Attention is fluid. Once we can avoid pouring it down rat-holes we can allow it to find other avenues that were not visible to those who came before us simply because their views were too localized. The dead-ends they blundered into, too enticing. Their suffocating traps were too easy to rationalize as heroic sacrifice or knowing sophistication. Within this moment of clarity we can begin to recognize that we gain strength and capacity by looking squarely at what we face and by recognizing our own existing limitations. Instead of propping ourselves up by cheer-leading, rooting over our clever “advantages,” or beating ourselves down with excuses for continued paralysis, we may navigate out of the tight spots of our difficulties and work our way out of the extreme levels of our current incompetence. And, perhaps, we will in this way find less threatening seas and fair winds. If not, then at least we will have found a way in which to actually be alive, and act as witnesses to the marvels and wonders of this creation, clear of our self-induced blindness.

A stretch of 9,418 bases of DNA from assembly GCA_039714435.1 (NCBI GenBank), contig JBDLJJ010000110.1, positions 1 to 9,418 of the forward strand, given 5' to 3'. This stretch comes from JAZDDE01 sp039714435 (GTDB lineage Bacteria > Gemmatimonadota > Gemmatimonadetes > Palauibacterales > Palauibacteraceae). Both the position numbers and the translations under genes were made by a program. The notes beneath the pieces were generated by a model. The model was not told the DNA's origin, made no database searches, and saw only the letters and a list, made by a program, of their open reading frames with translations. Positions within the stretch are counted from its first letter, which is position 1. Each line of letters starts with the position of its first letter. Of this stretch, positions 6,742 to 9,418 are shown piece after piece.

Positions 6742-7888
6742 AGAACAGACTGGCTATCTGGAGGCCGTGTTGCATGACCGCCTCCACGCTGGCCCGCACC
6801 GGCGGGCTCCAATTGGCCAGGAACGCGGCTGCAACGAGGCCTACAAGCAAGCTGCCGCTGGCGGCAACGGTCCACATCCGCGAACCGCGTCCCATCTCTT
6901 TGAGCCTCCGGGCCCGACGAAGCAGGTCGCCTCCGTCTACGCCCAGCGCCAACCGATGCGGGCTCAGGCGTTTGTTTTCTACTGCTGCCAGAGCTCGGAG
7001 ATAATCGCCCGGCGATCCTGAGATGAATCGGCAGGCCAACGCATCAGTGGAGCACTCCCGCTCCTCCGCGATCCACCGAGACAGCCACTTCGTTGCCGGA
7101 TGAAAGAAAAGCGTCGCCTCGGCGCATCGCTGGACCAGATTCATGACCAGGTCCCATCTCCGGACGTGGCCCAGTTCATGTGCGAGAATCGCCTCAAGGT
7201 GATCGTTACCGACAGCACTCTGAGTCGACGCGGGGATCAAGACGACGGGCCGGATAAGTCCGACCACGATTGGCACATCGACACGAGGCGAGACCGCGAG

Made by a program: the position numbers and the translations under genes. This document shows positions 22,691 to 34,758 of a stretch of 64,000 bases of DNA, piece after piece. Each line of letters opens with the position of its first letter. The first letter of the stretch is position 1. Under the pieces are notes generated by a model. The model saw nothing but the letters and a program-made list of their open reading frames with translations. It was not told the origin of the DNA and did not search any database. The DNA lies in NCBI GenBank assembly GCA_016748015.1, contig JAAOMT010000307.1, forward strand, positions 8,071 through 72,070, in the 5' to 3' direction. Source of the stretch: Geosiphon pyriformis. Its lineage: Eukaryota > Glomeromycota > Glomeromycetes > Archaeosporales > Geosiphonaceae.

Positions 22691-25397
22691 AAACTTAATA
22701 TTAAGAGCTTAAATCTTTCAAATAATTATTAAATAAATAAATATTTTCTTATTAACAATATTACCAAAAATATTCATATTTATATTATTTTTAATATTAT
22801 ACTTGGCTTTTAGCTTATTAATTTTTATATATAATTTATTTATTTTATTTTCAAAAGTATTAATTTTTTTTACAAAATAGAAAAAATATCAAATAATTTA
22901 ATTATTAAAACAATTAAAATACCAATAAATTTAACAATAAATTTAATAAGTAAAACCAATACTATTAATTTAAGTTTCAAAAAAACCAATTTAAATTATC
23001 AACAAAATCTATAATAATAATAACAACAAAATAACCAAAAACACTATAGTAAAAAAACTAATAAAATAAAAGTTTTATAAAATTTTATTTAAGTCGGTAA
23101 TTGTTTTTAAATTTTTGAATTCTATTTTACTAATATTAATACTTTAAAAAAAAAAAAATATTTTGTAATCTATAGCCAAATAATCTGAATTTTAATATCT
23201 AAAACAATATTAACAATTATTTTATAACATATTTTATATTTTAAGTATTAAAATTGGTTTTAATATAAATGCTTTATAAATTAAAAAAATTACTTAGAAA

The root of integrity is, after all, the same as for integration. As much as we are lead to confuse integrity with obedience, integrity truly resides in us when we are immersed in the workings of our own integration. This integration has internal elements. It also takes place in how we see and respond to our world. Together, these bring us to integrity, just as John has pointed this out.